The next part of the negotiating process is for both sides to start thinking win/win. It’s at this point both sides have determined that they won’t get everything that want. Since this isn’t always possible, an alternative strategy, or plan B, must be considered. Both sides need to feel they’ve gained something positive. He came down in price to $16,500. He made the first offer. The list price of $17,000 isn’t an offer. It was the starting point. Even though that was my walk away price, I figured since I knew the Kelly Blue Book range, he must have too. After all, he’s aiming high and I am aiming low. We both want the best deal. I countered with the low end of $15,500.
Two points must be made here. Never accept the first offer, or anchor offer. This should be viewed as one side trying to set the tone and gain control. You will always wonder whether you could have gotten more. The other is always get something in return for a concession. Think win/win. Both sides gave something up. A good rule of thumb is to ask for three times what you think your worth. Of course it may seem outrageous, but at least you’ll know you probably couldn’t have gotten a better deal than the one you got. Three times his concession of $500 actually took us down to $15,500, the low end of the Kelly Blue Book price.
Another negotiating point in a deal like this is trade in value for your old car. The process is the same. I didn’t have any leverage on this point. My car was on its last leg and was only going to be used for parts. It wasn’t worth risking the deal so I took what they offered. But be sure to know the Kelly Blue Book trade in value for that as well. In the end we agreed on a price of $16,000. It seems on the surface like I won because I received $1,000 in concessions and remained steadfast on the car I wanted. But from his point of view, he was most likely happy to move stock with little effort, so it was a win/win for both parties.
Negotiating is necessary to determine your true market value. The negotiation process doesn’t start until someone says no. As mentioned earlier, one of the biggest impediments to a successful negotiation is the fear of rejection. You are not being rejected. It’s just that you and the opposing parties want different things. Think of a negotiation as an opportunity to solve a problem. The person with the least to lose has the biggest advantage. There is less emotion and they are willing to take bigger risks in getting what they want. If the gap is significant between the parties in this area, it will be difficult to satisfy both sides since one of them isn’t really interested in a win/win situation. Remember to always ask for more than you want.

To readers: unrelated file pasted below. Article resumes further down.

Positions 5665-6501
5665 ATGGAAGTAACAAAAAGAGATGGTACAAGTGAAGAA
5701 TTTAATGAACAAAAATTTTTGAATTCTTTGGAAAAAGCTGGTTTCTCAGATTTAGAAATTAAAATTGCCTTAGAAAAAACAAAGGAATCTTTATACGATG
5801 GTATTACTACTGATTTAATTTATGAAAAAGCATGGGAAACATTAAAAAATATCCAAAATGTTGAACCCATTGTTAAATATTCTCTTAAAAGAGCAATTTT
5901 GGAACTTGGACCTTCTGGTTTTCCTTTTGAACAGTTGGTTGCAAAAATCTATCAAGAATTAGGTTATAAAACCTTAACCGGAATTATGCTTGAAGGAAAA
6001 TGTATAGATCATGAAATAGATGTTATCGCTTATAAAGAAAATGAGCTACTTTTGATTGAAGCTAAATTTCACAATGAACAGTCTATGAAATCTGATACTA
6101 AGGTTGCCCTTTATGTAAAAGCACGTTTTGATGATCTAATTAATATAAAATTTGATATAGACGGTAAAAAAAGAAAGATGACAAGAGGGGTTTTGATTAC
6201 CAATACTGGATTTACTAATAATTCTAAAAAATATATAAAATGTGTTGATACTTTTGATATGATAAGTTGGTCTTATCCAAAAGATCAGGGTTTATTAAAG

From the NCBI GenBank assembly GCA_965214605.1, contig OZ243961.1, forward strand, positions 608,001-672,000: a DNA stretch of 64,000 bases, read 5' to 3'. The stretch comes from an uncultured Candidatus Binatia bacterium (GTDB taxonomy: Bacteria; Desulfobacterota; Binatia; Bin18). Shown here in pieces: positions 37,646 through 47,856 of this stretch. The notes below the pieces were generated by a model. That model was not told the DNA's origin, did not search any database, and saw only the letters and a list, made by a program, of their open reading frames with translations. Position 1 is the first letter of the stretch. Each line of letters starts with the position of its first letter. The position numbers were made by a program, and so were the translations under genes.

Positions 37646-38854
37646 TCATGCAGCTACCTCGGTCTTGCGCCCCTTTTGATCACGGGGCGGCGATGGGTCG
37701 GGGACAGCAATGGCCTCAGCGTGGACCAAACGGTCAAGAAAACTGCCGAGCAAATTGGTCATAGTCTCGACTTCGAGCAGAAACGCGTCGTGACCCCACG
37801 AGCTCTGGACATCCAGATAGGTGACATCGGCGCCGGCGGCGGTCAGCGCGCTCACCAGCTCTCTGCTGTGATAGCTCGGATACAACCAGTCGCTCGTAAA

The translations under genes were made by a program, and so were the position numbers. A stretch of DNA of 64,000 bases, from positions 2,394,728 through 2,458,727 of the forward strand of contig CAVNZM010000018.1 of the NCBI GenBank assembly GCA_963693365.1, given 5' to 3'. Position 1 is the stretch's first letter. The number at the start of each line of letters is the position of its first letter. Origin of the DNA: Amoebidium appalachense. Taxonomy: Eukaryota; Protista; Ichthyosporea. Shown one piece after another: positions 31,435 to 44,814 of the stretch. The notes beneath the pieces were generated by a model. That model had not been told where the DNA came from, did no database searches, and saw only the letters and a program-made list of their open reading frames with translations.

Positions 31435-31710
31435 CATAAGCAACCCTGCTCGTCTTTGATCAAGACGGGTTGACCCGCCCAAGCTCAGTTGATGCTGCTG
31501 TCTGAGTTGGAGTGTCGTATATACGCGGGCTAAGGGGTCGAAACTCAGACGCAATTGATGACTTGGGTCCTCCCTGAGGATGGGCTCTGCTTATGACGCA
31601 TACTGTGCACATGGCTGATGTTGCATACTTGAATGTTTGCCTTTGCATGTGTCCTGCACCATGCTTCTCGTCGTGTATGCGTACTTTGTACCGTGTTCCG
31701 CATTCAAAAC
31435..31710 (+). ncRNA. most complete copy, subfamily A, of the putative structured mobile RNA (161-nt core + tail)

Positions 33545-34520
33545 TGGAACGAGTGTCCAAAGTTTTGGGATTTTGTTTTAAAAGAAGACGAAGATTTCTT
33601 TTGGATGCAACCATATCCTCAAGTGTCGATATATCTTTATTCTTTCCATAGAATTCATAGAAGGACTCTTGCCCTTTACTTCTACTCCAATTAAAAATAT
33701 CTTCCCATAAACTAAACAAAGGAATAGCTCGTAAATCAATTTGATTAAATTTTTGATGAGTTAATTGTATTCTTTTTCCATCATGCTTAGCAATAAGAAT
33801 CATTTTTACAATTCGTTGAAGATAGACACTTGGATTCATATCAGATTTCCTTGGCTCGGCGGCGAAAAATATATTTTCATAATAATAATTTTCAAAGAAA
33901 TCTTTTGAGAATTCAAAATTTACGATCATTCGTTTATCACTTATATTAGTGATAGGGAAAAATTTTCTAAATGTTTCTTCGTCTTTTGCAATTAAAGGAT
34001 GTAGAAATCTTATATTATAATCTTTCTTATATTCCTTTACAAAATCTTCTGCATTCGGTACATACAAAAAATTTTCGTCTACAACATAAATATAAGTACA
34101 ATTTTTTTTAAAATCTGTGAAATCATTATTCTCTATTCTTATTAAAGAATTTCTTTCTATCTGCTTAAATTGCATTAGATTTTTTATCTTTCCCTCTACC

I didn’t do this in my negotiation. I wish I did and it is one thing I would have changed. Part of the reason is I thought I was getting what I wanted. I picked out the car that I wanted. I should have gone in there with two or three models in mind. I also didn’t threaten to think it over and act as if I was leaving. Perhaps if I did, I could’ve gotten a car with fewer miles and some additional perks. I also didn’t look at the MSRP on the car. I usually think of the MSRP on only new cars. If I did, I would have had a stronger bargaining chip. Finally, I should have gotten pre-approved financing before I went to the dealership. Having a fixed rate and loan in hand would have been a strong bargaining chip. I got a bad rate from the dealership which I later refinanced. With a new car, you may not have the option because the deals they offer are tied in with using their financing department. But when purchasing a used car, always get preapproved financing. It’s one additional piece of ammunition that can put you in charge of the negotiation process.
There were many lessons to be learned in this exercise. The first is the process is an art that no one can fully master. I certainly didn’t do a great job, but it wasn’t as nerve racking as I thought. Getting better shouldn’t be difficult. Of course, it will take a lot of practice to be able to do one of those high profile negotiations where the stakes are high. I learned each side is searching for the best possible outcome. They aren’t out to take advantage of you. The best way to avoid this is to aim high in the beginning. Being the one in charge is definitely an advantage. Setting the tone for a negotiation certainly gives that side an advantage. I was able to stick to my plan, which surprised me a little. I thought I would get talked into something else. You must have a plan going in. Conflict resolution is not a zero sum game where one side wins and the other loses. Both can win. Finally, this is a skill everyone must have. We will all negotiate in some manner at some point of our lives.
Goudreau, Jenna. “The Secret Art of Negotiation: Take Your Ego Off the Table” Forbes 10 Aug. 2002: Print
“How To Negotiate a New Cap Price Effectively” Consumer Reports. NP, Web. 12 Dec. 2012.
“What is Negotiation?” Skills You Need. NP, Web